One thing I really like is watching ice form. Well, maybe not watching the actual freezing (don’t have the attention span for that) but looking at all the different stages.
At first, you have all the small, individual needles that still slush around.
Then, the needles start sticking together, and if there is a little wave action, the ice breaks apart into individual pancakes, which bump into each other and start piling up along the edges.
If the wave action isn’t too bad, those pancakes can freeze together, forming a closed ice cover.
Sometimes you can also see several stages at once, like in the picture below: Open water out on the fjord, slush a little further in, then smaller pancakes and then larger pancakes. Not very surprising: Most wave action in the middle of the fjord, and the further you get towards the shore, the more waves have been dampened by the ice, so the larger the ice floes can grow.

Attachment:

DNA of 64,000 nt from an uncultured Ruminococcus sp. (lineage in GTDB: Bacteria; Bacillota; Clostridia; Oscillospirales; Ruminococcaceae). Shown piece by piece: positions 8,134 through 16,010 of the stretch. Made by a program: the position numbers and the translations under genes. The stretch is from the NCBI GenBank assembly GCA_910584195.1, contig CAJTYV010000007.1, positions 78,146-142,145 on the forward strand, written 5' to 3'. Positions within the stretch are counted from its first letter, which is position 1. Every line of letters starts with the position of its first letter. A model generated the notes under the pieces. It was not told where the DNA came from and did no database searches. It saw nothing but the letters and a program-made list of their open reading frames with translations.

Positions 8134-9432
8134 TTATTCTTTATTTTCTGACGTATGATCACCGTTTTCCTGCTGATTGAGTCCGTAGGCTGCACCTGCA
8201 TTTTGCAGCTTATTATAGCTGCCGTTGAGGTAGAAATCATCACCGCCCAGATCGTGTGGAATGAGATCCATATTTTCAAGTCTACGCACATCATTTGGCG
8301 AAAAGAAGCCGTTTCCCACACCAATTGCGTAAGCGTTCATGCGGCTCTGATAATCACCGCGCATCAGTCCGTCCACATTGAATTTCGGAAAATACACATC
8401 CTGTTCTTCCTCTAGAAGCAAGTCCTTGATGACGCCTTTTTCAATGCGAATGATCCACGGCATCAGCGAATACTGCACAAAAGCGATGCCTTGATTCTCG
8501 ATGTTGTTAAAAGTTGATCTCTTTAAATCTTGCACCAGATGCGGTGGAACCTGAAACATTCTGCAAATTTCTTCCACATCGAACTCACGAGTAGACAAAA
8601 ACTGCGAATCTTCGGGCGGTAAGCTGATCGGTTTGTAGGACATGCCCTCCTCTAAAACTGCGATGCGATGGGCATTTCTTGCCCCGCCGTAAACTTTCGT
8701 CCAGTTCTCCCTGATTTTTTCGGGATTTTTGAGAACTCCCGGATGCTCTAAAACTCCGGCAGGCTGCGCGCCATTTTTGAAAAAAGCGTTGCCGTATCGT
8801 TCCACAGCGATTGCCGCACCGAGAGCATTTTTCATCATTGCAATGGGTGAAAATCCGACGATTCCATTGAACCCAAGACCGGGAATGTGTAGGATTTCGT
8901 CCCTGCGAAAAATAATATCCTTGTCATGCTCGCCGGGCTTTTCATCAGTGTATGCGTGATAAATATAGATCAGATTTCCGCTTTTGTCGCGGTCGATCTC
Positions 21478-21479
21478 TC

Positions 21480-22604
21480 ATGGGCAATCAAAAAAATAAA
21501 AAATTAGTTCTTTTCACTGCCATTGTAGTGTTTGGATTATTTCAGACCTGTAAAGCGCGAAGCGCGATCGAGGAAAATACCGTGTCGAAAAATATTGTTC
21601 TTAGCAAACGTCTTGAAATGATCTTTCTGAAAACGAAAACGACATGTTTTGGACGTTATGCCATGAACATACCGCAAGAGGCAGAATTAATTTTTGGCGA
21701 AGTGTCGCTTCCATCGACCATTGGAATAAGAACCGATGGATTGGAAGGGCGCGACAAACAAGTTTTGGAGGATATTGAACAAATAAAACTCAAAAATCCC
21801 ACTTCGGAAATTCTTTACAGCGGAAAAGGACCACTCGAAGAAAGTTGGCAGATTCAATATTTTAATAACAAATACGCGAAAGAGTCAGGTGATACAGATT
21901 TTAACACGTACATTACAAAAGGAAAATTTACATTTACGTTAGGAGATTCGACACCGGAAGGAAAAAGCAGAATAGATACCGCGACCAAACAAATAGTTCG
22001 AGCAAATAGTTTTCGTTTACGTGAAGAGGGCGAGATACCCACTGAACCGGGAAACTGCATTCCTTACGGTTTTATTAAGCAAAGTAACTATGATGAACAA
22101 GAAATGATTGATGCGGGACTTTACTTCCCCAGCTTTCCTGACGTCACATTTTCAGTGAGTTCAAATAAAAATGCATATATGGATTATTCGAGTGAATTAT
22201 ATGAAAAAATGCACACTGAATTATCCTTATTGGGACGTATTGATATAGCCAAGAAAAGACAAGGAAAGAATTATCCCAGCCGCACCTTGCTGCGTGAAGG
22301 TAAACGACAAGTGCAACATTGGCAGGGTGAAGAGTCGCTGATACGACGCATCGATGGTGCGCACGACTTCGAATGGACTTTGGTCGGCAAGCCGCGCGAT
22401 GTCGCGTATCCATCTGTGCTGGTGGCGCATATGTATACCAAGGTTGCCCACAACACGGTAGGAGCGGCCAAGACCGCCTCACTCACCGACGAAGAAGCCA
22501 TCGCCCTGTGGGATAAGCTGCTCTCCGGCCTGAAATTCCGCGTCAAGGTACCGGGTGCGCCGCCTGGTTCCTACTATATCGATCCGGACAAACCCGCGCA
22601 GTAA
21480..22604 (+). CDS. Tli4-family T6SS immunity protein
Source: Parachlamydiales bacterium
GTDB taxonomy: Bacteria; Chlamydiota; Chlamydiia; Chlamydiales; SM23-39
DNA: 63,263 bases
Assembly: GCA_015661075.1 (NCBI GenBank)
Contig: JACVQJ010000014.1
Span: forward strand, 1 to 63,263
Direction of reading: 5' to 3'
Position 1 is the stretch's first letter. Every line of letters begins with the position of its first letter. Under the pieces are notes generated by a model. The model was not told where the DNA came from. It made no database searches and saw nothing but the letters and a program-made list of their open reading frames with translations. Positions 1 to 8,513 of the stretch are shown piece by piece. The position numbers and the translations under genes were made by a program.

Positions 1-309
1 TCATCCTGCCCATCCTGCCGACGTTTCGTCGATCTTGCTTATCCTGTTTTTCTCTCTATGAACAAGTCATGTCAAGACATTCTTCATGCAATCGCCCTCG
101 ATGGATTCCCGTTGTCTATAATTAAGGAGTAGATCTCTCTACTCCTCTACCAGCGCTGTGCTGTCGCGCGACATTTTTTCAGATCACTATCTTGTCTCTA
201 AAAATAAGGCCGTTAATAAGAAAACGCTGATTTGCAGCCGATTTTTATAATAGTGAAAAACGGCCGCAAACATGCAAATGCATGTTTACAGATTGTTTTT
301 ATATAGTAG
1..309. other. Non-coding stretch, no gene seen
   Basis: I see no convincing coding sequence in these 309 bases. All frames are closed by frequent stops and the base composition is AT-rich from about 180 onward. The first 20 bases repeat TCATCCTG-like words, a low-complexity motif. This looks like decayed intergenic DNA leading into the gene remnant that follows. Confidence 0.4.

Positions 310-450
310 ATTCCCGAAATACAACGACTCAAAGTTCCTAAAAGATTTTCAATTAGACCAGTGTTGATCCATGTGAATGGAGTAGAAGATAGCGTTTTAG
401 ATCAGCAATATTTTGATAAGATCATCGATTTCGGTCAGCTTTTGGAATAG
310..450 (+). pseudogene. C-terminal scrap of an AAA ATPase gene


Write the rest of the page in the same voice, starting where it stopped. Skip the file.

Here you can actually see waves going through the ice-covered area, giving you an idea of how flexible the pancakes still are. More on that in the next post… ;-)
Here you see all the stages in one pic again. Together with the raising sun it makes for very pretty pictures! :-)